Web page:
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From 'rusty' to record-breaking, Mickelson opens Desert Classic in 60

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If this is his idea of rusty, it could be another special year for Phil Mickelson.

Before heading out to begin his 28th year on the PGA Tour, Lefty alerted his 250,000-plus Twitter followers that he was “excited” and “fresh” and “ready to get started,” but also, um, “rusty,” which is a golfer’s subtle way of suggesting that expectations should be lowered. Mickelson even told his playing partner, Aaron Wise, the reigning Rookie of the Year, as much before the round: “I’m rusty, so don’t expect much.”

But Mickelson has been doing the improbable for three decades now, and so maybe it shouldn’t have been such a surprise that in his first round of 2019, at 48 years of age, with no expectations, he carded his lowest score to par in his long and decorated Tour career – a 12-under 60, to take a three-shot lead Thursday at the Desert Classic.

“It was kind of a lucky day in the sense that I did not feel sharp heading in,” Mickelson said afterward. “Sometimes it’s just one of those days when it clicks.”


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Sound familiar? 

Last October, at the season-opening Safeway Open, Mickelson hit it so poorly on the range that he peppered the boundary fence. It was one of his worst warmups of the year ... and yet he raced out to a 7-under 65 in the opening round. He claimed afterward that it was an “anomaly” and that we shouldn’t be fooled by the good round. “I’m not at my best,” he cautioned, and sure enough, Lefty tied for 17th in Napa. The only time he’s played competitively since was his head-to-head duel against Tiger Woods over Thanksgiving weekend, when he walked away with $9 million.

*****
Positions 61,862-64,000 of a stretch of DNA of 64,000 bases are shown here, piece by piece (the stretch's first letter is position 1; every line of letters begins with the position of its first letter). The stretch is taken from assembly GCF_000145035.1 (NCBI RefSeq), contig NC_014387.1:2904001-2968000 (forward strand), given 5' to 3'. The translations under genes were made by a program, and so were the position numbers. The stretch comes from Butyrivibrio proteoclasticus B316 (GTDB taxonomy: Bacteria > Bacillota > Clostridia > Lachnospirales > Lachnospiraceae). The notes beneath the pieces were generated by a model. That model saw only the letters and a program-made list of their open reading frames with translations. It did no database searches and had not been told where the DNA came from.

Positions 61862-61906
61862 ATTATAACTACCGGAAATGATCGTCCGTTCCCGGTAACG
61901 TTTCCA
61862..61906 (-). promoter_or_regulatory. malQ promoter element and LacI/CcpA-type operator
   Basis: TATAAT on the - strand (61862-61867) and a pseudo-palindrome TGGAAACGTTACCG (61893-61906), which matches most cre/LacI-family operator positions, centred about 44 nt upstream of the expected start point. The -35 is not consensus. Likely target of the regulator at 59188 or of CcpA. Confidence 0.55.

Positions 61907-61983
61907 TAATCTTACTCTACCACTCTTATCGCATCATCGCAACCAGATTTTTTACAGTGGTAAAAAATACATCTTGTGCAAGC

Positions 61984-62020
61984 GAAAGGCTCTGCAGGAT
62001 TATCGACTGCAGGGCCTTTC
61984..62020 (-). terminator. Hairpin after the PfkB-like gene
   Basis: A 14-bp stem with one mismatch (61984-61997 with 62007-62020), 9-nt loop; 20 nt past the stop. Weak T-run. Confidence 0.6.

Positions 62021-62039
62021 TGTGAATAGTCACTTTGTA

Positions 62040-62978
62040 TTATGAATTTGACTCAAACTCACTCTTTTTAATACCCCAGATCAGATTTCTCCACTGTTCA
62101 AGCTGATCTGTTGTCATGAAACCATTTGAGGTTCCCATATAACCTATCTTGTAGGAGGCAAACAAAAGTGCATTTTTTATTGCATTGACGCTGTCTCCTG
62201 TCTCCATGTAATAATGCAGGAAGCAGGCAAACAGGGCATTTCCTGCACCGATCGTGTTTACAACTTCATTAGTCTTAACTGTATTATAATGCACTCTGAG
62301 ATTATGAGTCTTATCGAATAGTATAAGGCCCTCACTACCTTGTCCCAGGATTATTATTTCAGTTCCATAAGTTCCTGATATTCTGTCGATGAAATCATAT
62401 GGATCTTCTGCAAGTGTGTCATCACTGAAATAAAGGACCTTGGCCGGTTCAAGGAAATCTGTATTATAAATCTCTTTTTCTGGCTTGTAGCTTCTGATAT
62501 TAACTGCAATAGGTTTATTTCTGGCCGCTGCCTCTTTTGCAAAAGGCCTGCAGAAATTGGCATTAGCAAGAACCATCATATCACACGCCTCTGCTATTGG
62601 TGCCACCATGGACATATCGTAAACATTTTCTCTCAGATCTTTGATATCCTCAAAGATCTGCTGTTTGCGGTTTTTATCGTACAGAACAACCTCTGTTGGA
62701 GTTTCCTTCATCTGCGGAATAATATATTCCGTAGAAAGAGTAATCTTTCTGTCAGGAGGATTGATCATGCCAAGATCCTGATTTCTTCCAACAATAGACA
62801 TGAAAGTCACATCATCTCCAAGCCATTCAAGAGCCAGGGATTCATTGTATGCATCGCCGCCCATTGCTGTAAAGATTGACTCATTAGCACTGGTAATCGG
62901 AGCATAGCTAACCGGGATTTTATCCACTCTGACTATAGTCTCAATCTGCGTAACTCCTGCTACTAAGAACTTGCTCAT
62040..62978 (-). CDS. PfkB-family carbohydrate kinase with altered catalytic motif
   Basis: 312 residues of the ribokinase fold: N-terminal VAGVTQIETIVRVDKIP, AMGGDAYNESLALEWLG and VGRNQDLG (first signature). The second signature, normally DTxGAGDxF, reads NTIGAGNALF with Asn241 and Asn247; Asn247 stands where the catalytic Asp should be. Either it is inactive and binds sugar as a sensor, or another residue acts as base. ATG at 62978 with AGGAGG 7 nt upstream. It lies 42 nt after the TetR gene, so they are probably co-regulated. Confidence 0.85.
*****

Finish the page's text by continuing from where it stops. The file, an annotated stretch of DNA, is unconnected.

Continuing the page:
Mickelson again played down his chances in his 2019 debut, but it clicked so well at La Quinta Country Club – the easiest of the three courses in the rotation at the Desert Classic – that he gave himself a chance to break 60 for the first time in his Tour career. He went out in 30. Then he birdied Nos. 10, 11, 13 and 14. Then came the birdie on 16, and all of a sudden, he realized that he needed to birdie each of the last two holes to finally shoot golf’s magic number. On 17, he tried to hook a sand wedge into a tight pin and left himself 18 feet. He missed low, but still finished with a flourish: With a chance to card the third 60 in his career, he spun a wedge to 10 feet and buried the putt.

“It was a fun day, but I did not expect this to be the case,” he said. “I knew it wasn’t far off, but I didn’t feel like I was ready to go.”

So Mickelson tried to play more conservatively. Tried to avoid the big number. It helped, of course, that he needed only 21 putts, but it also was a reminder: Even on a day and in a tournament built for low scoring, Mickelson can still take it as deep as anyone. 

The challenge now is to back it up.



If history is any indication, the winning score this week will be somewhere in the low-20s under par. That means Mickelson needs to post three more good rounds on PGA West’s more difficult courses, with a game that might not yet be ready for primetime. 

“It’s very difficult to go low like this because the expectations are anything short of a victory is a failure,” he said, though he’s gone on to win after an opening 60 before, at the 2013 Phoenix Open. “It’s a tough position to be in, but one I thoroughly enjoy.”

Over the next three days, we’ll learn whether Mickelson is truly rusty, or simply being coy.